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Participatory Education


mso-fareast-font-family:"Times New Roman";mso-bidi-font-family:Arial”>The bare essentials of teaching and learning appeared clearly in the midst of uncertified teachers, and students unencumbered by bureaucratic and social pressures to attend school. It was easy to see that if teaching was routine, learning memoristic, and attendance erratic, one shouldn’t attribute it to the teachers’ previous training, the inadequacy of the programs or the poverty of the families – though these factors couldn’t be discounted. The inadequacy could be attributed simply to the fact that there was no genuine interest on the part of either teachers or students to learn. For one thing, there was no clear accessible, useful, concrete knowledge that teachers could offer their students that could provoke their interest. Lacking this foundation, common to any learning endeavor, all other factors became practically irrelevant.  

mso-fareast-font-family:"Times New Roman";mso-bidi-font-family:Arial”>Academic change is associated with a personal transformation experienced by the one being tutored: somebody takes individual care, offers worthy learning challenges, attends the person’s preferences and respects particular ways of approaching learning. At the same time, the newly discovered power to teach others, and by so doing deepen previous understanding, transforms academic accomplishments into social gains. In a learning community where teaching and learning is a shared competency, the need to share becomes part of learning itself. The classroom transcends the school and the school reaches out to the community and other communities in the area.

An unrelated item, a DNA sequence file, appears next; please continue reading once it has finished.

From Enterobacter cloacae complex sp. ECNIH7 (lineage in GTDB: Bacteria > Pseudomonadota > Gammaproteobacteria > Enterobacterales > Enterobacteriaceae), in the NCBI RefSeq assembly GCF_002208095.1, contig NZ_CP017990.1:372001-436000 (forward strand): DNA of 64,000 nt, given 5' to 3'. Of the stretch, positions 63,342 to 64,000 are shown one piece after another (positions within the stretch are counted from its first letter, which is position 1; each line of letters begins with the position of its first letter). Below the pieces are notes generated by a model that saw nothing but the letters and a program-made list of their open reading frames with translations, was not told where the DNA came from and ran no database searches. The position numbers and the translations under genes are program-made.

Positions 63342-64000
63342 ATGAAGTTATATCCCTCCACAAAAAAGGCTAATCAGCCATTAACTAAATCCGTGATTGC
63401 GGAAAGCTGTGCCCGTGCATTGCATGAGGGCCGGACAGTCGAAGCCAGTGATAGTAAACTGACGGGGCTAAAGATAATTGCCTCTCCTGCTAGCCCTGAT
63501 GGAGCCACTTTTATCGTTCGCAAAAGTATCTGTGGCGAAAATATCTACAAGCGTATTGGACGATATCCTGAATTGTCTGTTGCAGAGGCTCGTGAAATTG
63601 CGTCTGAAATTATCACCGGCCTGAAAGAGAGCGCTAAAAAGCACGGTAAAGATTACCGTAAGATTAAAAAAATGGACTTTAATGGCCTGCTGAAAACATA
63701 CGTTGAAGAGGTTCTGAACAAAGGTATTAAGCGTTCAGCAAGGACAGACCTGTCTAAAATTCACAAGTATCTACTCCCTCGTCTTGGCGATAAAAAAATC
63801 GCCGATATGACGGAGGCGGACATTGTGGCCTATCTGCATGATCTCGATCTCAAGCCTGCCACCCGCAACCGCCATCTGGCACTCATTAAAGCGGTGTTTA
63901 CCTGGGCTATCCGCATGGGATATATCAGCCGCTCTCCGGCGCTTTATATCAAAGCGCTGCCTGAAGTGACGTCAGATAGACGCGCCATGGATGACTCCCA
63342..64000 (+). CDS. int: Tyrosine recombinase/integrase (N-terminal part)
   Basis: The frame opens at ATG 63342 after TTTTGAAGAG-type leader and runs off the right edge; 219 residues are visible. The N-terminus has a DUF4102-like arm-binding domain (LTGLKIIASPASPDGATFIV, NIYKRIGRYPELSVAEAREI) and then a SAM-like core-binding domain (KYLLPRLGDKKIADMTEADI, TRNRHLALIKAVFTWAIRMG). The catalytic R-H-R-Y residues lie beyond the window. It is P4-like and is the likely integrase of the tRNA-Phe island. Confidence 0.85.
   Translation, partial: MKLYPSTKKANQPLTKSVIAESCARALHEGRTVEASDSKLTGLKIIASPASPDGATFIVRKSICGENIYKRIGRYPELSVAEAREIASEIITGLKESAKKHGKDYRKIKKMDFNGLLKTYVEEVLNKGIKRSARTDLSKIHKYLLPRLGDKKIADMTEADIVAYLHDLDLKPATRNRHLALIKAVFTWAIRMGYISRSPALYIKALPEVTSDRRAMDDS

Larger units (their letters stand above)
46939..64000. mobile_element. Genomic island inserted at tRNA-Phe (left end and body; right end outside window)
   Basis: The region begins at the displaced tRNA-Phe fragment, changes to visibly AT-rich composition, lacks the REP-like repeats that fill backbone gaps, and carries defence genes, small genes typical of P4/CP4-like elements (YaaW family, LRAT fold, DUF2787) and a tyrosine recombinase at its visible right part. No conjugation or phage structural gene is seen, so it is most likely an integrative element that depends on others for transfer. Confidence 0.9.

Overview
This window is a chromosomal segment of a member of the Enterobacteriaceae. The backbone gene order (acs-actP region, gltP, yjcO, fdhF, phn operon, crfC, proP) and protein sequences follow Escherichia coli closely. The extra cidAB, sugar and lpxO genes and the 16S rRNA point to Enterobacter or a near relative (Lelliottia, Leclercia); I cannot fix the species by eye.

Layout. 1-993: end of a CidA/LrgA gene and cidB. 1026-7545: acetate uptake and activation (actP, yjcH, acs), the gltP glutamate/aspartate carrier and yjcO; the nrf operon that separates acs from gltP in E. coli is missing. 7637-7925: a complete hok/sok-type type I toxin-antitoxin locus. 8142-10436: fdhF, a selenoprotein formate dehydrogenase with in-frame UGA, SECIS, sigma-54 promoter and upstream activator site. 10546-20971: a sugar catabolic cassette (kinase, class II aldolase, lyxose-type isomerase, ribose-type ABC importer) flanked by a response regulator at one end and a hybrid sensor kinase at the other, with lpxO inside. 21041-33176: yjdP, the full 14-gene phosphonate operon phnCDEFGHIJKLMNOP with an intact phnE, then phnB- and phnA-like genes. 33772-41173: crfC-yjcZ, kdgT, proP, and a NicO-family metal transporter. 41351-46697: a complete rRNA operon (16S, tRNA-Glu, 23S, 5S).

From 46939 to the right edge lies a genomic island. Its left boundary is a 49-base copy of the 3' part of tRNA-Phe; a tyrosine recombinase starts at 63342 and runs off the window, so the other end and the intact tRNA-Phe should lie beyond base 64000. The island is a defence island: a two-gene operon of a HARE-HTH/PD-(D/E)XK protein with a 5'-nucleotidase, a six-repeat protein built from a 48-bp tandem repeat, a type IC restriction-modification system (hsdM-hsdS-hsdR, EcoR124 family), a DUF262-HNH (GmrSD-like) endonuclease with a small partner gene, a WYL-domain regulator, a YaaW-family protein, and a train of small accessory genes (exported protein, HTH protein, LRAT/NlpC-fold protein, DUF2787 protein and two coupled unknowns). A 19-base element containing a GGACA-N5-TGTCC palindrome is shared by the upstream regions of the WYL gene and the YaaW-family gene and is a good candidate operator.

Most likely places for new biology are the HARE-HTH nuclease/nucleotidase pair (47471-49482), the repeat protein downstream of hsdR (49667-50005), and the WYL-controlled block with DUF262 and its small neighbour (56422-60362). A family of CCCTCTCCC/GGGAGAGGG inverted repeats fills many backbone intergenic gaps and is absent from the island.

mso-fareast-font-family:"Times New Roman";mso-bidi-font-family:Arial”>Professor Richard Elmore of Harvard, heard of tutorial networks from one of his students, our colleague Santiago Rincón Gallardo Shimada, and became deeply interested. He decided to come to Mexico to see the effects of the new educational modality for himself. In a small rural school in the state of Zatececas, a 14 year old girl tutored him on a geometry problem with the aid of an interpreter. Elmore felt he was in the hands of an experiencied teacher, as he later wrote:

mso-fareast-font-family:"Times New Roman";mso-bidi-font-family:Arial”>“When I think of María, I think: 'someone had the audacity to believe that this thirteen-year-old girl could take control of her own learning, and someone tried to figure out how to make that happen, not just for María but for hundreds of other young people like her, and, more audaciously, for the adults whom Maria looks to for guidance in her learning'." (Richard Elmore, “What Happens When Learning Breaks Out in Rural Mexico”, Education Week http://blogs.edweek.org/edweek/futures_of_reform/2011/05/what_happens_when_learning_breaks_out)

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redesdetutoria.org. On the same page, there is a brief documentary, “Maravillas”, with subtitles in English, which offers a glimpse into the personal changes that tutorial relationships effect in teachers, students and their families.  

mso-fareast-font-family:"Times New Roman";mso-bidi-font-family:Arial”>The coincidence of what we do in education with what Parecon proposes should take place in the larger society is clearly visible in the centrality given to personal exchanges among free, responsible individuals and groups. The mainspring of participation, educational, economic or otherwise, is the respect due to any member, the recognition of each person’s unfathomable value and the egalitarian approach with which common work is being done. Sharing knowledge in tutorial dialogues equalizes power, shoulders social tasks and generates community. The process rests on the energy that is best distributed in the world: the personal energy of every person, which is basic, free and powerful, and goes beyond the specific acts of tutoring, because it necessarily transforms institutional structures, forcing them to make room for new autonomous, convivial relationships. 

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